The sector fell into bad times as labour and raw material costs increased due to floods and the pandemic
Sudhammal, a third-generation craftsperson at the Sree Parthasarathy Handicraft Mirror Centre who makes Aranmula Kannadi (rare metal alloy mirror), received a phone call from Moscow earlier this year.
The caller wanted to place an order. “I was searching for a unique and precious gift for my friend in Ukraine and I came across a documentary on Aranmula Kannadi.” Sudhammal could not believe her ears.
This was not the first time she was receiving an order from abroad but it came after a lull of the two pandemic years.
Aranmula Kannadi literally means the mirror of Aranmula, a small town in Pathanamthitta district, Kerala. It was the first craft item from the state to receive a geographical indication tag in 2005.
These special and rare mirrors are created by a handful of highly skilled traditional artisan families belonging to the town’s Vishwakarma community. The alloy formula they use is a secret passed down through generations.
Made on demand, every piece, irrespective of its size, takes significant time and effort to finish. The uniqueness of this mirror is its front reflection, unlike the back reflection in normal glass mirrors. This means the reflective surface is placed on a back support, as opposed to regular mirrors where the reflective surface is behind glass.
These mirrors also have a cultural significance in Kerala: It is regarded as one of the eight auspicious objects (ashtamangalya) displayed during religious festivals or auspicious occasions and ceremonies.
It is believed to bring prosperity, luck and wealth into the life of its custodian. But the same has not been true for the makers.
Like most handmade products, the process of making the mirrors is labour intensive. The rise in labour wages and input costs have made survival difficult for these craftspeople.
The floods that hit Kerala in 2018 and 2019, followed by the COVID-19 pandemic, have severely affected these businesses. The flood destroyed their workshops including their stocks, raw materials and moulds.
They did receive a small monetary support from the government after the floods to rebuild their houses. But they haven’t received any support for rebuilding their workshops or restarting their businesses.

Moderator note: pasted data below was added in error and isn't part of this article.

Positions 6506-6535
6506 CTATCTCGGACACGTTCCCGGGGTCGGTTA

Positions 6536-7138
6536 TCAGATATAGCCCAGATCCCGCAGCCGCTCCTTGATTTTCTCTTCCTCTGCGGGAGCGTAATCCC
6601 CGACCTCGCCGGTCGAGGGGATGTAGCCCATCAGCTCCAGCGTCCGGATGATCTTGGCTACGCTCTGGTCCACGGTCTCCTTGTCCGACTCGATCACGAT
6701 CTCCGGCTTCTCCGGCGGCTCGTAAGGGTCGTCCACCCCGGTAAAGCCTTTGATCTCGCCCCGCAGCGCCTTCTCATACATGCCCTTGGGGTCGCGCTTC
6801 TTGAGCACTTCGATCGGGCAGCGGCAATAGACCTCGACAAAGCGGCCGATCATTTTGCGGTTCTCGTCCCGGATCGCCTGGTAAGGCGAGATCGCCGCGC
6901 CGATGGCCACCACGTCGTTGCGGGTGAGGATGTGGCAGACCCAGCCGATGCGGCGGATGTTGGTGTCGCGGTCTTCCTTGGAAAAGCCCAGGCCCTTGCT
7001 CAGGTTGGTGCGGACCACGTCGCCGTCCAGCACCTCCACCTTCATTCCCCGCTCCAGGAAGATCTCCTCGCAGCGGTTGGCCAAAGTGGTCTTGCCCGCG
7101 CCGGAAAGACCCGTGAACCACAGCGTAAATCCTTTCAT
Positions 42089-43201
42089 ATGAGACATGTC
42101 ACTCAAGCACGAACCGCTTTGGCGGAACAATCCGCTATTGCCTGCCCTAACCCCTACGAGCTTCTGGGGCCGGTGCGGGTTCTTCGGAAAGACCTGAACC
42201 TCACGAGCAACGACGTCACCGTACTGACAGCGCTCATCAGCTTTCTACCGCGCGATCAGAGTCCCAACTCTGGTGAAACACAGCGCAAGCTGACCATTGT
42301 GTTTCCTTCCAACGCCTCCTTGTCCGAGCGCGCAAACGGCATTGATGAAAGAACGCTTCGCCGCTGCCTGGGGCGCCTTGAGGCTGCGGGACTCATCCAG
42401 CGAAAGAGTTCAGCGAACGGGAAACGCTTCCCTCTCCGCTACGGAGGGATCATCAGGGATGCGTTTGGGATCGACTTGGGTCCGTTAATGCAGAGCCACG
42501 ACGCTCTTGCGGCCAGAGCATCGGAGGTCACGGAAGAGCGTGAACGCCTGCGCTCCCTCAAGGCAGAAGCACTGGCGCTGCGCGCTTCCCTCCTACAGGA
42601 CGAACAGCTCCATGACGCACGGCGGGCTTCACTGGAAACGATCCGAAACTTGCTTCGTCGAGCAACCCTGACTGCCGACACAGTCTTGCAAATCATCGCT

“Before the floods, I had employed three-four labourers. But now, I am managing all by myself, because I cannot afford the cost of any extra labour,” said Sudhammal.
The sales had reduced drastically in the past few years owing to these unprecedented factors. To make things worse, these craftspersons are yet to receive a huge amount as pending payment from the government-run handicraft development corporation for their procured products. Due to this reason, many of the craftspersons have stopped selling their products to the corporation.
These artisans had formed ‘Vishwabrahmana Aranmula Metal Mirror Nirman Society’ to coordinate and market their products collectively. But they have not been able to elicit specific support from the government towards subsidising inputs and obtaining cheaper capital.
“Tin, which is the most important ingredient in the making of this mirror, is imported from foreign countries these days. This has increased its cost,” said Niranjan, an MBA post-graduate who had taken up the family occupation of mirror-making owing to his passion for protecting the traditional craft.
In order to keep the legacy of the Aranmula mirror alive, more youngsters have to learn this unique craft. However, according to young craftspersons like Niranjan, no one is willing to engage in the work due to lack of economic profit, financial support, encouragement and recognition.
This is not only the plight of the Aranmula Kannadi but also of other exquisite crafts from Kerala such as the Nettoor Petti, Chundan Vallam and Payyanur Pavithra Mothiram, all of which are on the brink of extinction.
It is a matter of great pride and happiness for these artisans that someone from Russia has chosen to order an Aranmula mirror as a gift of love and peace for his friend in Ukraine amid the ongoing war.
However, when asked how long they think their rare craft and business can continue, they responded with an uncertain and painful smile. The craft is safe in the hands of these skilled artists.
Their survival, however, is dependent on the policies and support provided to them by the government. If the migration and exodus from the traditional occupation of these skilled Vishwakarma craftspersons continues, the once-prevalent and famous exquisite crafts of Kerala may head towards a slow but certain death.
Views expressed are the authors’ own and don’t necessarily reflect those of Down To Earth
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